Racism isn't limited to Caucasians nor "white men" only. The fact that many of her experiments and workshops seem to reflect a philosophy that seems to neglect to acknowledge other sorts of bigotry should be given some attention.
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Are you familiar with the Brown Eyes vs. Blue Eyes experiement?
Elliot's Premises and Presumptions
Elliot's experiment - which was documented in a 1970 film "Eye of the Storm" - certainly had noble intentions and produced some profound observations. It should be expected that if you are treated as if you are expected to succeed, you shall find it easy to achieve your goals. On the opposite side of that, if you are told that you are a failure and no good, you probably will not only find it difficult to accomplish your requires tasks, but may find the effort futile, given that your successes go unrecognized. This should be pretty straightforward and Elliot's findings, even with her third grade class, reflect those statements very vehemently.
In any society there will be a hierarchy of sorts. There will always be a person or a group that manages to achieve a level of comfort that will be envied. Someone in any given gathering will be better looking, more athletic, smarter, richer or be gifted with an ability that is lacking in another. Social stratification is a theory that proposes in order for a society to properly maintain order, there must be a dominant culture at the top which often displaces the others below it. This type of social theory is generally viewed from an economic perspective, although class can be influenced by other factors such as race, gender, social group and so forth.
Elliot's main premise seems to focus on race and what the white American culture has done to the other minorities, or more accurately, people of color. It is imperative to keep in mind that many of her influences had to do with the prevalent attitudes that were influential in her time, particularly segregation. Elliot was teaching in a small Mid-Western American town which was completely white. In the 1960's, images of African Americans having water hoses turned on them or being mowed down by police dogs were ubiquitous on the television screens and newspapers. Racism, although not new, was certainly a turbulent topic that divided the nation at the time.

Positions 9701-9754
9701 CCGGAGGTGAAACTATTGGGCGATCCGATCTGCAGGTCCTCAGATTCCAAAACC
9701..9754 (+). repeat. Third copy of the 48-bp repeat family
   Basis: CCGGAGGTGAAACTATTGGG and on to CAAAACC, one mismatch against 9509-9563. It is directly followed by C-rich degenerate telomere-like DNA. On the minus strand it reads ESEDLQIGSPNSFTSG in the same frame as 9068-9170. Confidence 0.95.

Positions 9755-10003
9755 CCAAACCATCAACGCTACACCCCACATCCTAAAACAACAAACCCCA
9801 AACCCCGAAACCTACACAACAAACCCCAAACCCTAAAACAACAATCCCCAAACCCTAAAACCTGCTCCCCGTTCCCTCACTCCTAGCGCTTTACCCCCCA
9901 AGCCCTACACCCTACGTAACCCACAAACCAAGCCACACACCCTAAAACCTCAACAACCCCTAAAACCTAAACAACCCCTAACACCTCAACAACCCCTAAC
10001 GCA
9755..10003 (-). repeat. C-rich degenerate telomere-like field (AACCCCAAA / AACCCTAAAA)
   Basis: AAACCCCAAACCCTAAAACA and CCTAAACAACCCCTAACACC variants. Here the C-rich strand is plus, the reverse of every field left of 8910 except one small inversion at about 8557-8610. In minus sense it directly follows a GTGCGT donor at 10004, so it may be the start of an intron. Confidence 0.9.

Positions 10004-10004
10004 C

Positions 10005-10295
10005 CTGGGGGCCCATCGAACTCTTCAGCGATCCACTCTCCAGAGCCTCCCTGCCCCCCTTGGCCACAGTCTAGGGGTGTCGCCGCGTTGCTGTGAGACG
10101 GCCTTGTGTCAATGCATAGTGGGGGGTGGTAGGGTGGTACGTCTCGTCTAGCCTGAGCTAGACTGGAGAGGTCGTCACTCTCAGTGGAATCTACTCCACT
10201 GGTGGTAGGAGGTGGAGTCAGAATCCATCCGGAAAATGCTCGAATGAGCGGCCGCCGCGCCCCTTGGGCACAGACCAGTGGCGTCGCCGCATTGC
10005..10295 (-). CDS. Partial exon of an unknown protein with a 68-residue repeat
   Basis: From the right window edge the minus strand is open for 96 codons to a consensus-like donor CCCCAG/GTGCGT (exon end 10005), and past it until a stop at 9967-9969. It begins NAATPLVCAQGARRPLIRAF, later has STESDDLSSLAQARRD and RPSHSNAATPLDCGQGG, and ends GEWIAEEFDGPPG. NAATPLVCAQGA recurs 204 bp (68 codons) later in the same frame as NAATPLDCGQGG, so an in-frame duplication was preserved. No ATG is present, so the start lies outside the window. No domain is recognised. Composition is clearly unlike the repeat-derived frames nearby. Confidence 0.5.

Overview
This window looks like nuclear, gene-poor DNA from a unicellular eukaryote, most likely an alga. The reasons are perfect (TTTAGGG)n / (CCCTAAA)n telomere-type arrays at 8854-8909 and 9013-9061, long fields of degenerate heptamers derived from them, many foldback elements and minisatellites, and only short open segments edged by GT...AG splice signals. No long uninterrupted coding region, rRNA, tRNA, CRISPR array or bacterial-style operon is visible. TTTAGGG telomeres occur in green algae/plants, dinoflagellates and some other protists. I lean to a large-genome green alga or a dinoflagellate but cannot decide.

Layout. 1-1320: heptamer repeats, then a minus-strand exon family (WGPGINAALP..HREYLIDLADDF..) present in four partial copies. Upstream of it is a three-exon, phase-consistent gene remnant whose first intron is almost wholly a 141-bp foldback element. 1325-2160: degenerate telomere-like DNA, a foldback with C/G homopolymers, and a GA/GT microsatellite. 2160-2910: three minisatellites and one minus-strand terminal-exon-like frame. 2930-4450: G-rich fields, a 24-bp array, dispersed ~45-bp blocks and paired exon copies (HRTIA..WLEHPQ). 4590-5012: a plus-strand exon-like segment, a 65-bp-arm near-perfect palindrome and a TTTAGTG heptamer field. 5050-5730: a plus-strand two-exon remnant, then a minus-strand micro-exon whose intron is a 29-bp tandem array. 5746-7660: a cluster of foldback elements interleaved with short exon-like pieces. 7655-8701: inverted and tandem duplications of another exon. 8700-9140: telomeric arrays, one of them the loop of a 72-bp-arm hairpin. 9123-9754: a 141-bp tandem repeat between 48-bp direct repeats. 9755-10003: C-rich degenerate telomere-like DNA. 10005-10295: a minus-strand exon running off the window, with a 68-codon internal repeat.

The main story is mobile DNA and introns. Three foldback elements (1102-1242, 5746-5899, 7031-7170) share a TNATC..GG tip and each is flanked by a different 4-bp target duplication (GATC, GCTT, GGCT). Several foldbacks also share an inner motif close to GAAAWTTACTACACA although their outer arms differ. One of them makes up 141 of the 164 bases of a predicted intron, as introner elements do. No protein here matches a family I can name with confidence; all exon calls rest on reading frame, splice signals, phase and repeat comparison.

Some Images From the Civil Rights Movement (1960s)Click thumbnail to view full-size
A Few Words in Defense of White Culture
When discussing race issues in the United States - perhaps the world - it is inevitable that whites will be attributed with most of the blame. While there are certain elements of "white privilege" that are fairly obvious - from the Constitution to popular culture - it is probably unfair to make the claim that all whites are to be held accountable for philosophies of racination. Certainly it must be acknowledged that discrimination based on skin color knows no adherents: any creed can be have elements of racial superiority and everyone probably has been judged by their physical appearance in one way or another at some time.
Elliot's experiment though was initiated because there seemed to be accepted social attitudes at the time, particularly in the media, that were worthy of examination. When a reporter asked Civil Rights leaders "Who will hold your people together? When Kennedy was shot, his widow helped us..." there are implications of superiority and separation in the interrogation. The media seemed to portray a division between black and white culture specifically and held that whites were superior. When one looks back at footage of the police response to many of the protests, there doesn't seem to be much compassion to the right of a peaceful group to exercise their Constitutional rights.